The KU Leuven University Archives requested a digital reproduction of a porcelain card. A porcelain card is a 19th century lithographic printing technique that uses either white lead or kaolin to produce prints with a very distinct shimmer (more information here). Because this shimmer is an essential aspect of the porcelain card, we somehow had to preserve some of the shine in our reproduction. Since common digitization techniques are obviously tailored to minimize the amount of reflection, this turned out to be quite a challenge. Continue reading
iQ-Analyzer report, ColorChecker SG – own measurements
In a previous post we discussed the use of the X-Rite ColorChecker SG card and the online platform delt.ae as a means to control and validate the colour accuracy of our digitisation workflows. Whilst that process allows for a quick colour management, we found it to be somewhat insufficient in those cases where we want to take the quality of our captures to the next level. Continue reading
KU Leuven, Maurits Sabbe Library, Bible of Anjou, Naples, 1340, fol. 208r, detail, King Robert of Anjou, King of Naples, receives a book from a scribe, right the added heraldic emblem of one of the first owners of the Bible, Nicollo d’Alifio.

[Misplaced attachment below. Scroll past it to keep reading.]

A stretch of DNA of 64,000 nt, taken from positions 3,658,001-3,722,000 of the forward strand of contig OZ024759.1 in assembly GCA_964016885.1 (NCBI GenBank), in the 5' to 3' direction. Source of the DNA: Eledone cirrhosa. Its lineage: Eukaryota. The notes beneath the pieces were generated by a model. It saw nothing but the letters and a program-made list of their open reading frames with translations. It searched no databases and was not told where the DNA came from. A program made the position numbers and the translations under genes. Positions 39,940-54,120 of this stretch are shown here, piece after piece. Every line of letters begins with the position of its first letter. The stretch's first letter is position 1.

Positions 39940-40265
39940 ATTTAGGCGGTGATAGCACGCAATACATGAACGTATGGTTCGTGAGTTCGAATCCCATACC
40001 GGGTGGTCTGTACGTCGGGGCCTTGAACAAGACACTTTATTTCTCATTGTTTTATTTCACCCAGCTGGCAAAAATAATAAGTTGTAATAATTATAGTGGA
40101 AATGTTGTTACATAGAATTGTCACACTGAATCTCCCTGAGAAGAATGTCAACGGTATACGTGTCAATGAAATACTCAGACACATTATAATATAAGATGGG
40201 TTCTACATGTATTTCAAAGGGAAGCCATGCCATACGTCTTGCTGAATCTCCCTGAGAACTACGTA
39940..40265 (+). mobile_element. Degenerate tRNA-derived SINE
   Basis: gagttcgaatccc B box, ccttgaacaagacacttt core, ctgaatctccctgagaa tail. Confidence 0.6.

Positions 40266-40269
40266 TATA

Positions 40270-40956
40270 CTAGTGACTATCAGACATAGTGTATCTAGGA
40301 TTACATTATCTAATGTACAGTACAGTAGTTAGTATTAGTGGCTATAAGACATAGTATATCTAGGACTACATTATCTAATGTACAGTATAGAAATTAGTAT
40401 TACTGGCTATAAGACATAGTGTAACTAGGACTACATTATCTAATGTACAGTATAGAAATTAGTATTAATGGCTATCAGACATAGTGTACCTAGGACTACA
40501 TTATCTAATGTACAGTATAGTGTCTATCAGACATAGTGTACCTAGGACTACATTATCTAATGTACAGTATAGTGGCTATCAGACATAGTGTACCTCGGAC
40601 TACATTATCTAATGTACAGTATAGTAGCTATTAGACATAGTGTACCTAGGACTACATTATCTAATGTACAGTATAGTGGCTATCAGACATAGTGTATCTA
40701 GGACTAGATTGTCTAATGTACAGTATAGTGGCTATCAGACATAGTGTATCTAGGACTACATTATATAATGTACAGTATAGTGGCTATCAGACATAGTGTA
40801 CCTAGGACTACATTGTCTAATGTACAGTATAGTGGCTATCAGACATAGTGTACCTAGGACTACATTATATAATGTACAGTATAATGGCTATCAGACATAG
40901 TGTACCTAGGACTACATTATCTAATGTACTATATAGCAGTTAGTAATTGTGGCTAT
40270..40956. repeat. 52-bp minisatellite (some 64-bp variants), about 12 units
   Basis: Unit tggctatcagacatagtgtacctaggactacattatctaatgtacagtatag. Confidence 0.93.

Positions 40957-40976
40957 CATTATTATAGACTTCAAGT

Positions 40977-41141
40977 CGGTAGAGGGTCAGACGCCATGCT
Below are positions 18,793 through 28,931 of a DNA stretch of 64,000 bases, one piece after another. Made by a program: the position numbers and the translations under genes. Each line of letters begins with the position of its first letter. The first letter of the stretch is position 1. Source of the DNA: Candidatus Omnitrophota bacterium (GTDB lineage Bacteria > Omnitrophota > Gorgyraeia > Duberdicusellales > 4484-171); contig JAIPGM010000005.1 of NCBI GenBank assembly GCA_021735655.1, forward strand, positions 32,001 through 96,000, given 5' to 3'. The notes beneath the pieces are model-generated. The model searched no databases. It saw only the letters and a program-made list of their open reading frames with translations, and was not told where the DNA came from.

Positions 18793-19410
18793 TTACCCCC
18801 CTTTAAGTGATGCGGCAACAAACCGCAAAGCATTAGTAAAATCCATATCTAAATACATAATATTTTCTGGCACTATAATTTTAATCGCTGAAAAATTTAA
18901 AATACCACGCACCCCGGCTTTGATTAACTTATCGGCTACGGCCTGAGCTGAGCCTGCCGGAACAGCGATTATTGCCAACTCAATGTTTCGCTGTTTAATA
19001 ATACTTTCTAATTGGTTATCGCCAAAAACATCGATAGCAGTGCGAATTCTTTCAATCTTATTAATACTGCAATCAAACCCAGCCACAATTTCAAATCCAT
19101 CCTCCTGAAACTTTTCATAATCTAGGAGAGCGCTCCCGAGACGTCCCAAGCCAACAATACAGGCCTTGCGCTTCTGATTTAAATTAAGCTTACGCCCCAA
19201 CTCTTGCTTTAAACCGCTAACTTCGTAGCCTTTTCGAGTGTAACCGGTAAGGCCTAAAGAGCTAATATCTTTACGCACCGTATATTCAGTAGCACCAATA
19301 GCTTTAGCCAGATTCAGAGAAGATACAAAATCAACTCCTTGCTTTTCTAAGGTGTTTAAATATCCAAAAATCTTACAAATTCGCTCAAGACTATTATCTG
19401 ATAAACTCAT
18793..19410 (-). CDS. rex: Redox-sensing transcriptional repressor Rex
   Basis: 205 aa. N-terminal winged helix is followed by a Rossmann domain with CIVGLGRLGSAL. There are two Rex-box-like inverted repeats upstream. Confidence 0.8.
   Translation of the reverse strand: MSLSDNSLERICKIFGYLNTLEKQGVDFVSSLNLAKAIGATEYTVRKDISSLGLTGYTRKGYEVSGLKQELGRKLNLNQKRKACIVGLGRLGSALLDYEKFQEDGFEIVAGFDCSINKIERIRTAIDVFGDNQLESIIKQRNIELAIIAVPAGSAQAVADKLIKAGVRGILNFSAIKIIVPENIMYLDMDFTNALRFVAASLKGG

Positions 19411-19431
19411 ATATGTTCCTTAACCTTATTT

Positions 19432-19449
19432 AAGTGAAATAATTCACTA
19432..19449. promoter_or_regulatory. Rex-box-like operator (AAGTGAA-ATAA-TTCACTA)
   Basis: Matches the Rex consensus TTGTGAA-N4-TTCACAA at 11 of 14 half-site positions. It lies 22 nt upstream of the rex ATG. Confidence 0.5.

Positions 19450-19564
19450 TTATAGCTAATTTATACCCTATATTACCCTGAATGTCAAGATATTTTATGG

Apart from the digitisation of the documentary heritage of the University Library, the Imaging Lab is also the home of various projects on art-technical imaging. These projects are developed in close cooperation with researchers. A fine example is the RICH project (Reflectance Imaging for Cultural Heritage). Continue reading
Before, during and after digitisation of books, manuscripts and objects, we use various targets as a reference for color correction, color calibration and control of the final output.
The target we use for general color calibration is the X-Rite ColorChecker SG card with 140 different color patches. Continue reading
At the Imaging Lab we are currently working on our calibration workflow in order to achieve the Metamorfoze Imaging standard. Working with calibration targets is nothing new, but while scrolling through the images of the Project Apollo Archive we were surprised to find a few images of targets (black and white and color).